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Hudson Farm, Perdue Farms Cleared In Waterkeeper Clean Water Suit

Hudson Farm, Perdue Farms Cleared In Waterkeeper Clean Water Suit
Waterkeeper Alliance loses federal court case alleging Chesapeake Bay pollution by farm family and Perdue Farms.

Yesterday, Alan and Kristin Hudson plus the nation's livestock and poultry industry received a very expensive "Christmas package" more than three years in the delivery. Senior U.S. District Court Judge William Nickerson in Baltimore, Md., ruled against Waterkeeper Alliance's lawsuit against Hudson Farms and Perdue Farms.

The bottom line of Nickerson's 50-page ruling was that Waterkeeper Alliance and its party of environmental plaintiffs "has not shown, by a preponderance of evidence, that the poultry operation on the Hudson Farm has discharged pollutants into the waters of the United States."

CLEAN WATER ACT CLEAN! This week's court decision cleared Maryland poultry producers Alan and Kristin Hudson and Perdue Farms of Clean Water Act violations for allegedly polluting the Chesapeake Bay. Photo courtesy of Maryland Farm Bureau

The high-profile case, initially filed by Waterkeeper Alliance on behalf of the Assateague Coastal Trust, charged that poultry litter runoff from the Hudson's poultry facility contracted Perdue Farms, Inc., polluted a Chesapeake Bay tributary. That was not confirmed by Maryland environmental officials. In fact, Maryland Department of the Environment cleared the farm of any wrong doing in 2010.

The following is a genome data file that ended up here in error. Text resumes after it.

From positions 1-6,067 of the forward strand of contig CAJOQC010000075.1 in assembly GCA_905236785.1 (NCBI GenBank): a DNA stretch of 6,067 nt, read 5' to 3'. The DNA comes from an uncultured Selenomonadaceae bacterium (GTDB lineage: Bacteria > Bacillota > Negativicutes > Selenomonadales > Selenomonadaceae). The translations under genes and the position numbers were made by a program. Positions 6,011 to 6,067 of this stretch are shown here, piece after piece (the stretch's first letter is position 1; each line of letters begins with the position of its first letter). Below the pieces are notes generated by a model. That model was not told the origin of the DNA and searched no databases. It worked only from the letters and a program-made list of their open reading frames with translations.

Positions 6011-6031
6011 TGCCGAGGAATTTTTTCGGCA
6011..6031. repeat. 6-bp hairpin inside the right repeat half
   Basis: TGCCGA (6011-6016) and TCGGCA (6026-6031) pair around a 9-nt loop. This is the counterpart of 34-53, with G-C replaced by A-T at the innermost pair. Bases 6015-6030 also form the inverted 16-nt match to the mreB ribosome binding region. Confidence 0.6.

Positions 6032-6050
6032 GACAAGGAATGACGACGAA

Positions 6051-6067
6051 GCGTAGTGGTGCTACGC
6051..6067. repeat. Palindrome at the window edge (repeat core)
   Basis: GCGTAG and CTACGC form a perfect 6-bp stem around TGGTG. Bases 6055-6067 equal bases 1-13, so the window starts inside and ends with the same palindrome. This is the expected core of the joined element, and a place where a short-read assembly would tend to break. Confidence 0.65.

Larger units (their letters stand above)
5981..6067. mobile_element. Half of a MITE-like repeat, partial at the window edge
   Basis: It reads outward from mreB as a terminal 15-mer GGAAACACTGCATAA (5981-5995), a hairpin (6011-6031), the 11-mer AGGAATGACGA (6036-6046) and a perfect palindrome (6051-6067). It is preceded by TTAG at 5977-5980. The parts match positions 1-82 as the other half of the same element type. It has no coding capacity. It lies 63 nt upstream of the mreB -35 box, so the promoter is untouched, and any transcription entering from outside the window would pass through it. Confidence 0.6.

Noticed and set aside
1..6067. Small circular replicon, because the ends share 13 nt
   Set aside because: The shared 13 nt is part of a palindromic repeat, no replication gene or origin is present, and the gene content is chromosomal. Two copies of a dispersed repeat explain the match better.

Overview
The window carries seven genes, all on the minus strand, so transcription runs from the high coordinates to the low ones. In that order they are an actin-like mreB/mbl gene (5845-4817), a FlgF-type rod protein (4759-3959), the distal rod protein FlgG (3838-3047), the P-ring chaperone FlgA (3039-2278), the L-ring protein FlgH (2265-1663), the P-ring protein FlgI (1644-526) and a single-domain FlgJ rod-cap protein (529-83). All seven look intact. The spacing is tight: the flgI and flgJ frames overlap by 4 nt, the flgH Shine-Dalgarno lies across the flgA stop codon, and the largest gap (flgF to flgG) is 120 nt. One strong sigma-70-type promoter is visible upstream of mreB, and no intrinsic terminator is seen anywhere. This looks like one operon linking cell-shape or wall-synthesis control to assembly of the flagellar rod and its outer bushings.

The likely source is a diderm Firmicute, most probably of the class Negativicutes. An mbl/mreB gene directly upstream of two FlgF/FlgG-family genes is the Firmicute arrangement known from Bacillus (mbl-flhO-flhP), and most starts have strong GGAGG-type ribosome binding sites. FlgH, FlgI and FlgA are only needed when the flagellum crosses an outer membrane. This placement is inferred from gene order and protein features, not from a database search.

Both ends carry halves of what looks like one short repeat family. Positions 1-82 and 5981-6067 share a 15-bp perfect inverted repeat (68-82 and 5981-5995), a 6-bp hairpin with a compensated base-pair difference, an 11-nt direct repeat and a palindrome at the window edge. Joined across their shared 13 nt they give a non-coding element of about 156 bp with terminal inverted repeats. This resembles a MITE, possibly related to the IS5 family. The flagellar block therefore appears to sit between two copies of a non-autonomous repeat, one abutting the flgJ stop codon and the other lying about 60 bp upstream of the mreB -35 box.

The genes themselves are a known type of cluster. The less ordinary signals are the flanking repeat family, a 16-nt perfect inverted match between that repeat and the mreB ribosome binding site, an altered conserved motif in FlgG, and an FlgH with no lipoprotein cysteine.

Mid-stream in the lawsuit, University of Maryland Environmental Law Clinic took over the case on behalf of Waterkeeper Alliance. The suit also brought strong criticism Maryland Governor Martin O'Malley, plus his support of the Hudsons.

Judge Nickerson affirmed that citizen suits under the Clean Water Act can play a significant role in filling

the void where state regulatory agencies are unable or unwilling to take appropriate legal action against offenders. Then he added, "When citizen groups take up that mantle, however, they must do so

responsibly and effectively."

In his 50-page ruling Judge Nickerson stated, "When citizen groups take up that mantle, however, they must do so responsibly and effectively. The Court finds that in this action, for whatever reason, Waterkeeper did not meet that obligation."

"Judge Nickerson's ruling today reinforced what the Maryland Department of the Environment concluded three years ago," says Lee Richardson, president of the Wicomico County Farm Bureau and a  member. "Alan and Kristin Hudson have not done anything wrong and are not guilty of violating the Clean Water Act.

"The Hudsons were unjustly accused in a witch hunt by the Assateague Coastal Trust and the Waterkeeper Alliance and their agenda against modern agriculture. If the Waterkeepers had been successful," adds Richardson, "it would have been a travesty."

Waterkeeper contended in their suit that the Hudsons operated a "factory farm." After the suit was filed, the plaintiffs added claims that aeration fan dust and litter tracked outside one of two chicken houses constituted a pollution threat.

Notably, Judge Nickerson's decision also referred to their farm as a factory farm. Nickerson has yet to rule on whether the Hudsons and Perdue Farms will be awarded legal costs. And, there's no word yet on whether Waterkeeper Alliance will appeal the case.

For more background on this case, click on these American Agriculturist website articles:

Waterkeepers_Legal_Assault and Hudson_Perdue_Trial_Reset
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